10 Things I Hate About Ruby

1. initialize

To create a new object in Ruby you invoke the new class method like so:

c = Car.new("Toyota")

Naturally you think the constructor would be defined in a method called new, right? Or just maybe a method called Car like in Java? But no, instead it has to be called initialize like this:

class Car
  def initialize(make)
    @make = make

Would this have been so hard?

class Car
  def new(make)
    @make = make

2. Weak typing

As a library vendor, it scares the bejeezus out of me that anyone can pass anything to my methods and I’m expected to handle it. It’s like walking into McDonalds and ordering a Big Mac, and instead getting a Tofu burger; not very appetizing. Ruby’s thrown out the one piece of precondition checking most languages give you for free.

3. Automatic returns

Didn’t C teach us that unexpected results were confusing? This is Ruby’s equivalent of C’s a = b + a = c;. Returns should be explicit. An explicit return is not hard to write, and it’s a lot easier to read and understand. Reducing finger typing and at the expense of increasing brain confusion is not a wise tradeoff. Languages should be concise only in so far as that improves clarity. When compactness comes at the expense of clarity, it’s a bad thing.

4. Global variables

Didn’t somebody tell me Ruby was an object-oriented language?

5. puts

Do we have to copy C’s most ungrammatical, pointless method names?

6. Zero-based arrays

C arrays began at zero to match memory addressing. In a weakly typed scripting language, there’s exactly no reason to do this. There hasn’t been for decades. Can’t we please start the arrays at 1 where God intended? Hasn’t anyone read Numerical Recipes? Aren’t we tired of fencepost errors yet?

7. elsif

Sorry. “elsif” is not a word in the English language, and it shouldn’t have been one in Ruby. Would typing one extra letter have been so onerous?

8. $_

Global variables suck. Did I say that already? Global variables you didn’t actually create and that pop up out of nowhere suck even worse. And global variables whose names are indistinguishable from line noise suck still more. Java’s verbose, but that verbosity is in the service of legibility. Ruby’s compactness all too often serves only to obfuscate.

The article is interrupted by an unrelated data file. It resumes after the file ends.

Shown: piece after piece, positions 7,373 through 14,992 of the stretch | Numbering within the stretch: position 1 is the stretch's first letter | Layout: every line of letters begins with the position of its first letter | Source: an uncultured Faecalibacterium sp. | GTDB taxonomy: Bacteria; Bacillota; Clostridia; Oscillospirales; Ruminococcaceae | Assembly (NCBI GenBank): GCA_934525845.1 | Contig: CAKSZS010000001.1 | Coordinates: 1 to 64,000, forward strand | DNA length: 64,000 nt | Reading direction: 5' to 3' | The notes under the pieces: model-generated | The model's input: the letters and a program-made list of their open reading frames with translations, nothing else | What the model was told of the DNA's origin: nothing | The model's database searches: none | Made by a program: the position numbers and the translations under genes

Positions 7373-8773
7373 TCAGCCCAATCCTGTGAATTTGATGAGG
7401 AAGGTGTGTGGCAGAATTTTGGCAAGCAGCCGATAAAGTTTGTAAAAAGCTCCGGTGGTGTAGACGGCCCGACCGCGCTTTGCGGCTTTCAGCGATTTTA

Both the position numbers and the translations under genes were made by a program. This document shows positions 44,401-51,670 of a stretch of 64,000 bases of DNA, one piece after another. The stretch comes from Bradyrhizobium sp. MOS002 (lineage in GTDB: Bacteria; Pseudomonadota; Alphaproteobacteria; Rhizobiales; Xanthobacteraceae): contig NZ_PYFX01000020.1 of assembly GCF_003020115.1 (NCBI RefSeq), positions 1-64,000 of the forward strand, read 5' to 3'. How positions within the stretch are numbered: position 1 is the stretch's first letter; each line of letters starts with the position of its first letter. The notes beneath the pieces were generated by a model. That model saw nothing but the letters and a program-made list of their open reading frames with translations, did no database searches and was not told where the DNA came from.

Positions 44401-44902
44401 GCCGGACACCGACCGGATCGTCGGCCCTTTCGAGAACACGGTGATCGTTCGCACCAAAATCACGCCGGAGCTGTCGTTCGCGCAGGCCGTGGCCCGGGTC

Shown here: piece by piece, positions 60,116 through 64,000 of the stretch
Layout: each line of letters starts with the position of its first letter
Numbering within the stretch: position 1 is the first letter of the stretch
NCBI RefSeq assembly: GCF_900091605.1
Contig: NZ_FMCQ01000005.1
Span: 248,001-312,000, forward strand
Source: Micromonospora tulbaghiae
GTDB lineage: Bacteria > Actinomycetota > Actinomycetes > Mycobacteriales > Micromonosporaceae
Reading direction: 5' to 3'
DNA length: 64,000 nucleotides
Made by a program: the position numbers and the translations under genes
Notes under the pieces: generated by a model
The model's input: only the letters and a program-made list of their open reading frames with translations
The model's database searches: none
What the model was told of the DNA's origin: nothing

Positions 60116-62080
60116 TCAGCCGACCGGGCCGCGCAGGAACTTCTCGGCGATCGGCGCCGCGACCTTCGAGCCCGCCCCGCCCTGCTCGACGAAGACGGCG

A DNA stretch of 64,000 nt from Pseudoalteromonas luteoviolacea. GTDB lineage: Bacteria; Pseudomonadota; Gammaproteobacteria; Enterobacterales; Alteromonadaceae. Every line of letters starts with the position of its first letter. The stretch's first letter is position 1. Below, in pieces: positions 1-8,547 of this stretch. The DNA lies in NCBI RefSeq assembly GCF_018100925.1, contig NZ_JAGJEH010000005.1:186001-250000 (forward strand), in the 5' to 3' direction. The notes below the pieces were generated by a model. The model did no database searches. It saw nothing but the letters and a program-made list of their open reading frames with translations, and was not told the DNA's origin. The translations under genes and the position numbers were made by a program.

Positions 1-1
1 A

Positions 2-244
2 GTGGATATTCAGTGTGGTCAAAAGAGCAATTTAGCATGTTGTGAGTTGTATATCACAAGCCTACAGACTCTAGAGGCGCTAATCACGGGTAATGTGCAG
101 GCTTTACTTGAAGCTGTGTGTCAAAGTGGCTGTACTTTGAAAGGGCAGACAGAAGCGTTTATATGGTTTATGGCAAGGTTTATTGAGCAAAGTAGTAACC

9. Methods are public by default

Minimal interfaces to classes are important. The less a class promises, the easier it is to change, optimize, fix, and otherwise improve. Furthermore, the easier it is to learn and understand. Everything that can be private should be private.

Now of course you do need public methods. Not everything can be private. However this shouldn’t be the default. Marking a method public decreases the flexibility and increases the learning curve of the class. It should require an explicit decision from the programmer to do this. Ruby gets this exactly backwards. A programmer just banging out Ruby code is likely to create a class with nothing-but-public-members, without even thinking about it. That’s a bad thing.

10. No package access or friend functions.

There’s no access in-between public and private. All too often different classes in the same library/application/codebase need more detailed access to their other parts than the general public should have. Ruby provides no way to manage this.

In conclusion

I could go on (and I probably will) but that’s a nice round number of hates for now. I’m also keeping a list of things I love about Ruby as I learn the language. However, the things I hate hit 10 before the things I love. That’s not a good sign.

102 Responses to “10 Things I Hate About Ruby”

  1. Dev666 Says:

    I work with Ruby since 3 years and sometimes I thing it’s a good language, but sometimes
    when I’m frustrated I thing it’s the most shit ever.
    I’m really not able to get used to this strange syntax.
    The syntax is inconsistent – sometimes it looks to be clear sometimes not.
    For instance – sometimes you don’t have to use arguments in () but sometimes you must.
    Names of methods are confusing – ‘alias’ and ‘alias_method’ are not doing the same.
    There are traps everywhere.
    This lang is not elegant or beauty – it’s a big mess.
    Huge amount of gems are bullshit made by students.
    Complementary tools like ‘Rubocop’ sometimes are helpful but they disturb rather than help.
    Ruby made me realize that Java or even Cobol are not so bad.

  2. Dev667 Says:

    Ruby is by far the most garbage language I have ever had the honor of working with. Now I know not everyone is in Java or C++ but I simply love C++. Its so much clearer most of the time because it is explicit and the typesystem is just something to get used to. Types help more than they hinder. Besides, the programming languages are using types internally anyways so why not just operate on them as a Developer? Also I have to disagree on one of the points: Arrays should definitely start at 0, it would be catastrophic if they wouldn’t ๐Ÿ˜‰ However that does not mean that I like ruby.
    Monkey Patching is just another dumb thing as well as Duck-Typing. Overall Ruby is just Python but way worse. Who wants to write def and end all the time anyways? I also think that C++’s {} are way clearer and faster to type. Almost every editor you can find has parenthesesmatching but not every editor can match begin and end blocks. Ruby devs have to find an IDE that can do this. Overall the “Ruby Way” of doing things is so much different from other programming languages, I would even prever using Scratch over Ruby any day.